Subterranean termites ate a railroad tie that was used as landscaping edging
Subterranean termites ate this railroad tie that was used as landscaping edging

How to tell if railroad ties have creosote

First, if you see a black, oily, or tar-like substance on railroad ties’ surfaces, that’s creosote. On hot days, creosote tends to seep out more than normal.

Next, if you know for certain that your railroad ties are new (or newish), then you can expect creosote to last around 30 years, assuming they are not excessively exposed to water and that you don’t cut them.

old railway ties that termites are attracted to because they have no creosote.jpg
Older railway ties that termites are attracted to because they don’t have creosote protection anymore.

Finally, creosote has a distinct smell. It smells a bit like asphalt and is especially prevalent on hot days when it seeps to the surface of ties.

If you see a black, sappy, tar-like substance on your railroad ties or smell something like asphalt, those ties likely have ample creosote left protecting them. It’s tough to say for sure, though, because one part of a railroad tie might have sufficient creosote for protection while another portion does not (e.g., the exposed top might well protected while the bottom of the tie, buried in the soil, lost all protection).

Termites or carpenter ants only need a small entryway into a railroad tie to start eating it from the inside (where there’s no creosote) and work their way outward (where the creosote layer is).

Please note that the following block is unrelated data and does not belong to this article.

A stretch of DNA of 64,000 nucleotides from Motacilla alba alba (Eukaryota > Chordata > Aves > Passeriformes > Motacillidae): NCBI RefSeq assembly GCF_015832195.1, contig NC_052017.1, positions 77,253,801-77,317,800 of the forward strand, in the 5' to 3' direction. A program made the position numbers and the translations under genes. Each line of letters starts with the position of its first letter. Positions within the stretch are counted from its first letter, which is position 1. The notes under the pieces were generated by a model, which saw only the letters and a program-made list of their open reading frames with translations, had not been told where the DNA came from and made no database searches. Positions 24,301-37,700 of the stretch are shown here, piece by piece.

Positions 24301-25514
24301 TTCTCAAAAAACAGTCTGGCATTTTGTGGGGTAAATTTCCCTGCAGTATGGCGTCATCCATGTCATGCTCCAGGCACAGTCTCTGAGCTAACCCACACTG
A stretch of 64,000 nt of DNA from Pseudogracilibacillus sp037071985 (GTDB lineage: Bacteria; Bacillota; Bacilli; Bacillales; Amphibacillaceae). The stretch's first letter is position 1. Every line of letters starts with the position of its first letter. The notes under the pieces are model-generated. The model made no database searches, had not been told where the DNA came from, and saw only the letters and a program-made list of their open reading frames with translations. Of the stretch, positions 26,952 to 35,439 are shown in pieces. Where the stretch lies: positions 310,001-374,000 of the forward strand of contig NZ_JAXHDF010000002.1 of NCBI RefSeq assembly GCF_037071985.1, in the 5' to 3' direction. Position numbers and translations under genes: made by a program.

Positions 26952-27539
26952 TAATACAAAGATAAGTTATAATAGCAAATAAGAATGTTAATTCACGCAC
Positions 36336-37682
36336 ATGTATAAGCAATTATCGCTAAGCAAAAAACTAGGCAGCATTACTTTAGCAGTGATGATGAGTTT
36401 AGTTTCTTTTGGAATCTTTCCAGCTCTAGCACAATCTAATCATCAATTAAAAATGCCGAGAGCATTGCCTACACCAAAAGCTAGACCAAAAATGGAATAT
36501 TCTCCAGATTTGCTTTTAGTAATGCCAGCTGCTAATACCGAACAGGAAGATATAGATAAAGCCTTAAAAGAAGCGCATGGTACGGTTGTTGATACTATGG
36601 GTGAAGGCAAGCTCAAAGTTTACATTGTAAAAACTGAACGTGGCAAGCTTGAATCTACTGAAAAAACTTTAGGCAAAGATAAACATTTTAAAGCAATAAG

How to tell if my railroad ties have termites in them

It’s difficult to know if your railroad ties are being attacked because if termites get into your railroad ties, they’ll eat them from the inside out. So, to detect termite activity in or near your railroad ties, keep an eye out for the following evidence of termite activity:

  1. Termite mud tubes: Normally, subterranean termites can find their way from the soil straight into your railroad ties without building protective mud tubes because railroad ties usually lie in such a way where at least one surface touches the soil. Still, if you use spot termite mud tubes traversing up your railroad tie retaining wall, for example, your ties are probably being eaten by termites.
  2. Termite swarmers: If you notice flying termite swarmers emerging from or nearby your railroad ties, that means there’s a reproductively mature termite colony near your railroad ties. Chances are they were feeding on your railroad ties, so you’ll want to investigate further. You can do that with a tap test. If you need to learn how to identify flying termites, read this.
  3. Tap test with a screwdriver: Maybe once or twice a year, go along the length of your railroad ties and tap them with a screwdriver. If a railroad tie has been significantly hollowed out by termite damage, you’ll notice a difference in sound the tapping sound. In other words, a solid portion of a railroad tie will sound different than a hollowed-out section.
Video of termite swarmers flying away from a railroad tie retaining wall near Memphis, Tennessee. This indicates a mature termite colony has infested the retaining wall.

You might also notice a sudden increase in birds, lizards, toads, or frogs around your wood railroad ties. If you see this, try to notice if they’re eating something. It’s not unusual for termite swarmers emerging from railroad tie walls to attract termite predators looking for an easy meal.

Video showing Cuban anoles eating termite swarmers on and near wood railroad ties

What should I do if I find termites in my railroad tie wall or edging?